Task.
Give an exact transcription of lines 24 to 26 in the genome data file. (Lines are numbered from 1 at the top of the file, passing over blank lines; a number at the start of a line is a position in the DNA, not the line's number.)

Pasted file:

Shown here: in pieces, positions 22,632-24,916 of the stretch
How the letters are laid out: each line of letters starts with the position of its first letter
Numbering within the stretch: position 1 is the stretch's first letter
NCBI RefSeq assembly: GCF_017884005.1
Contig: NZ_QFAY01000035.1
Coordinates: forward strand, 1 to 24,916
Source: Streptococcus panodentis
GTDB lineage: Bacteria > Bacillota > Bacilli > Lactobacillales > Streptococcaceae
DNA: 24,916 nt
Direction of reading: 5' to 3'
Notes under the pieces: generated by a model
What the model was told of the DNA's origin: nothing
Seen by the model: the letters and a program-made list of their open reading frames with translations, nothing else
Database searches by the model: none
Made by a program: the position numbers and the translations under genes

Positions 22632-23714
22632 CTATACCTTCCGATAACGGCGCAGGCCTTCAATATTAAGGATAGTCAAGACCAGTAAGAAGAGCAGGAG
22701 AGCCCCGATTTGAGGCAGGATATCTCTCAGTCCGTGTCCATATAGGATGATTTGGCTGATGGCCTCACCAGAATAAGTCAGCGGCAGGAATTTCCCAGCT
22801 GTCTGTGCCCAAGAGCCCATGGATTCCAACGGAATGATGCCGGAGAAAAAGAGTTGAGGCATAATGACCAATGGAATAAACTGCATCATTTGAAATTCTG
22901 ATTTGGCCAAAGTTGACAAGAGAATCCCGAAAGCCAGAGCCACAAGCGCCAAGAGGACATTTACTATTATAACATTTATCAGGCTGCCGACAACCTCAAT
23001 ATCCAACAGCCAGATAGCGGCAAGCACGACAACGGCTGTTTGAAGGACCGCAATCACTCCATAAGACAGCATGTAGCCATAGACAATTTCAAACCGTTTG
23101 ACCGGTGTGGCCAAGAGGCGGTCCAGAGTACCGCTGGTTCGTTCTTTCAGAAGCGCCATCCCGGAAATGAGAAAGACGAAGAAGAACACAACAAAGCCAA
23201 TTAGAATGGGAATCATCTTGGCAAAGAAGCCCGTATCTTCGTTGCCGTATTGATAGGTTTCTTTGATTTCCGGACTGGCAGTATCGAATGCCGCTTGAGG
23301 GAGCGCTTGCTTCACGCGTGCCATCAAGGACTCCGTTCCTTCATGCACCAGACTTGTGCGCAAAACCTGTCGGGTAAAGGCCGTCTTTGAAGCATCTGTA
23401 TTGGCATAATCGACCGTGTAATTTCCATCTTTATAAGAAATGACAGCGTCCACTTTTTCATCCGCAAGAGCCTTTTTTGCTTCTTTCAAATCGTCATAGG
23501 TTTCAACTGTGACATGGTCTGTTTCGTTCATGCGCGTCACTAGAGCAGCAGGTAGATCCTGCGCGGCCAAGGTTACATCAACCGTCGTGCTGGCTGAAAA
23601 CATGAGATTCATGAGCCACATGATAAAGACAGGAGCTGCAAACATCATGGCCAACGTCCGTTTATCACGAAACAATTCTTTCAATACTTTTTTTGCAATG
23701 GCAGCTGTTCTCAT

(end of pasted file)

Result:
23301 GAGCGCTTGCTTCACGCGTGCCATCAAGGACTCCGTTCCTTCATGCACCAGACTTGTGCGCAAAACCTGTCGGGTAAAGGCCGTCTTTGAAGCATCTGTA
23401 TTGGCATAATCGACCGTGTAATTTCCATCTTTATAAGAAATGACAGCGTCCACTTTTTCATCCGCAAGAGCCTTTTTTGCTTCTTTCAAATCGTCATAGG
23501 TTTCAACTGTGACATGGTCTGTTTCGTTCATGCGCGTCACTAGAGCAGCAGGTAGATCCTGCGCGGCCAAGGTTACATCAACCGTCGTGCTGGCTGAAAA